where a historical and truly iconic building has been retrofitted with the most modern technology in order to provide tenants with the best of old and new,” said Martinez. “Not only will occupants benefit from the fastest, most reliable internet service, they will have total peace of mind knowing their data is maintained on their own fiber security suite designed to safeguard their privacy.” Individual office space currently available for lease at the Guild Venue 100 includes offices ranging in size from 150 to 712 square feet. The building features beautiful panoramic ocean views that span for miles up and down North County’s coastline. The outdoor space provides the perfect location to customize special events such as private and corporate parties, networking events, concerts, fundraisers, corporate retreats, sales training events and instructional classes. For inquiries about space availability and to tour the building, contact Sandra Daniels at (760) 4368088. For additional information about how Cox Business services, visit www.coxbusiness.com.
MAY 14, 2021
T he C oast News - I nland E dition
Monthly payment of $15.87 per $1,000 borrowed. No down payment required. Offer may vary by location. Other rates and payment terms available. Cannot be combined with any other coupon, direct/email offer or promotional offer unless allowed by that offer. Financing for well-qualified applicants only. Length of contract is limited. Subject to credit approval, vehicle insurance approval and vehicle availability. See participating retailers for details. Must take delivery from retailer stock by June 1, 2021.
per mo. +tax 36 Month Lease
Base Trim Level Model MDB VIN: 4S4BTAAC4M3209577 Stock: 2586M MSRP $28,791 (incl. $1,050 freight charge). Net cap cost of $27,350 Total monthly payments $11196. $0 Down Payment due at signing. Net cap cost & monthly payment excludes tax, license, title, registration, retailer fees, options, insurance & the like. Lease end purchase option is $18138. Must take delivery from retailer stock by June 1 , 2021. Cannot be combined with any other coupon, direct/email offer or promotional offer unless allowed by that offer. Special lease rates extended to well-qualified buyers. Subject to credit approval, vehicle insurance approval & vehicle availability. Not all buyers may qualify. $0 Security Deposit. At lease end, lessee responsible for vehicle maintenance/repairs not covered by warranty, excessive wear/tear, 15 cents/mile over 10,000 miles/year and $300 disposition fee. Lessee pays personal property and ad valorem taxes (where applies) & insurance. See dealer for details.
per mo. +tax 36 Month Lease
Base Model MFB VIN: JF2SKADC8MH517522 Stock: 2464M MSRP $27,638 incl. $1,050 freight charge). Net cap cost of $25,697 Total monthly payments $10476. $0 Down Payment due at signing. Net cap cost & monthly payment excludes tax, license, title, registration, retailer fees, options, insurance & the like. Lease end purchase option is $17,964. Must take delivery from retailer stock by June 1, 2021. Cannot be combined with any other coupon, direct/email offer or promotional offer unless allowed by that offer. Special lease rates extended to well-qualified buyers. Subject to credit approval, vehicle insurance approval & vehicle availability. Not all buyers may qualify. $0 Security Deposit. At lease end, lessee responsible for vehicle maintenance/repairs not covered by warranty, excessive wear/tear, 15 cents/mile over 10,000 miles/year and $300 disposition fee. Lessee pays personal property and ad valorem taxes (where applies) & insurance. See dealer for details.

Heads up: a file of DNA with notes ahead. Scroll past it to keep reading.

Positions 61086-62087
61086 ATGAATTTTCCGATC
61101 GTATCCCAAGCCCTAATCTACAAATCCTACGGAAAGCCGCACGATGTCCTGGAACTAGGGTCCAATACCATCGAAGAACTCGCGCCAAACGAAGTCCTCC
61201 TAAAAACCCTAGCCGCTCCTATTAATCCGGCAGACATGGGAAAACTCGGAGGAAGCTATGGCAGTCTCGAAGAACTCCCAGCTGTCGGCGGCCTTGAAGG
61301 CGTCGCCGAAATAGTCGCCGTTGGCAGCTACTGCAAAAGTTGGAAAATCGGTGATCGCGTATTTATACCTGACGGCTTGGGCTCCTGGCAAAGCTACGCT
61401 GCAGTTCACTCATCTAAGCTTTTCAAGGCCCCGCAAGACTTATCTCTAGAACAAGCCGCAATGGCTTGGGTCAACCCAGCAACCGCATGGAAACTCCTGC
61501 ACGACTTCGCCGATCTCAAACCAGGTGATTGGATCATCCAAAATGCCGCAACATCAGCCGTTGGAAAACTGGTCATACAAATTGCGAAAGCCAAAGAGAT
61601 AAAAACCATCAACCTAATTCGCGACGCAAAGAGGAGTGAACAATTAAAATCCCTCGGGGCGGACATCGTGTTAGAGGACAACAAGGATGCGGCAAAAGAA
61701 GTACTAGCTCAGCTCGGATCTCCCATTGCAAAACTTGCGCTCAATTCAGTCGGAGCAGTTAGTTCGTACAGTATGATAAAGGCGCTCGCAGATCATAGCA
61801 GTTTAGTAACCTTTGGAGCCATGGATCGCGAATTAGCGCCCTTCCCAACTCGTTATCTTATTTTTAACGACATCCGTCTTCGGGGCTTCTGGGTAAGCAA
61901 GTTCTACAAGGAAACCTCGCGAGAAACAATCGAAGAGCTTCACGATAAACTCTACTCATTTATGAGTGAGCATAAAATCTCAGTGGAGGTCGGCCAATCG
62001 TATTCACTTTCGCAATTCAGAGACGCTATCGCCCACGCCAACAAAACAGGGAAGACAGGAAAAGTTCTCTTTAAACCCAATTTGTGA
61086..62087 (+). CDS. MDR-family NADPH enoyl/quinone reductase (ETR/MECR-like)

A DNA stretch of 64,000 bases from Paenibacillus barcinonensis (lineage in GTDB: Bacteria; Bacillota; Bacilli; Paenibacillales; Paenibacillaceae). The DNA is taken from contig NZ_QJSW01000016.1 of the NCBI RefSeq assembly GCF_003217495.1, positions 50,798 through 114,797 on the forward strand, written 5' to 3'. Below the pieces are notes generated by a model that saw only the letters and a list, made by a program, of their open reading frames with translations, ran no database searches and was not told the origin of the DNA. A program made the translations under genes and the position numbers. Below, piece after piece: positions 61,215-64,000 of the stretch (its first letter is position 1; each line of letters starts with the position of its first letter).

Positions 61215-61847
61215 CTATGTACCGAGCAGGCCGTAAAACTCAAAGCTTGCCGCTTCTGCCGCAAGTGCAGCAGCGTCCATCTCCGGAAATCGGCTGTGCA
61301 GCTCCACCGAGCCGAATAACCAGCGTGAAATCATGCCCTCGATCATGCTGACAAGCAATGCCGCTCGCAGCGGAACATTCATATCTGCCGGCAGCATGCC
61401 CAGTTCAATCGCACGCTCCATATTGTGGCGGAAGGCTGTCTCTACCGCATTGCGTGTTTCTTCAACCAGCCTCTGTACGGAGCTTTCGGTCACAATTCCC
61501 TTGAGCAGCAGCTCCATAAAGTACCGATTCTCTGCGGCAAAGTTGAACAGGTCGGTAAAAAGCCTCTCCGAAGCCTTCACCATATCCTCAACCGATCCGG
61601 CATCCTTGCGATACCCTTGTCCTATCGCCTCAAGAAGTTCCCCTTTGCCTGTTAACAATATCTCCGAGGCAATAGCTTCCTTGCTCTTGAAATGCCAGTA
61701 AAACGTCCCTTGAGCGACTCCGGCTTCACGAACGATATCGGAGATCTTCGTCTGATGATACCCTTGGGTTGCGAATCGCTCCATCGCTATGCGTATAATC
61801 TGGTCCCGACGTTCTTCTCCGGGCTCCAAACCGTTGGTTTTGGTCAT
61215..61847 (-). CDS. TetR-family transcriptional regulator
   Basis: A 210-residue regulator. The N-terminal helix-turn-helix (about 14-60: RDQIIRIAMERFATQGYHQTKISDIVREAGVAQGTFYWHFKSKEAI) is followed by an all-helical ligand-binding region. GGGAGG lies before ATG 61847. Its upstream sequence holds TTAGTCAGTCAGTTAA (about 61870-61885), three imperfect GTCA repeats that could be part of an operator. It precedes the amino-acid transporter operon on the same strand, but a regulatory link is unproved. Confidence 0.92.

Purchase or lease any new (previously untitled) Subaru and receive a complimentary factory scheduled maintenance plan for 2 years or 24,000 miles (whichever comes first.) See Subaru Added Security Maintenance Plan for intervals, coverages and limitations. Customer must take delivery before 12-31-2021 and reside within the promotional area. At participating dealers only. See dealer for program details and eligibility.
Car Country Drive
Car Country Drive
5500 Paseo Del Norte Car Country Carlsbad
** EPA-estimated fuel economy. Actual mileage may vary. Subaru Tribeca, Forester, Impreza & Outback are registered trademarks. All advertised prices exclude government fees and taxes, any finance charges, $80 dealer document processing charge, any electronic filing charge, and any emission testing charge. Expires 5/16 /2021. CoastNews_5_14_21.indd 1
5/10/21 10:11 AM
T he C oast News - I nland E dition
Proudly serving our community since 1961.
Celebrating 60 years of quality service to our community As a full-service, acute care hospital with over 500 physicians practicing in over 60 specialties, Tri-City is vital to the well-being of our community and serves as a healthcare safety net for many of our citizens. Tri-City prides itself on being the home to leading orthopedic, spine and cardiovascular health services while also specializing in world-class women’s health, robotic surgery, cancer and emergency care.
MAY 14, 2021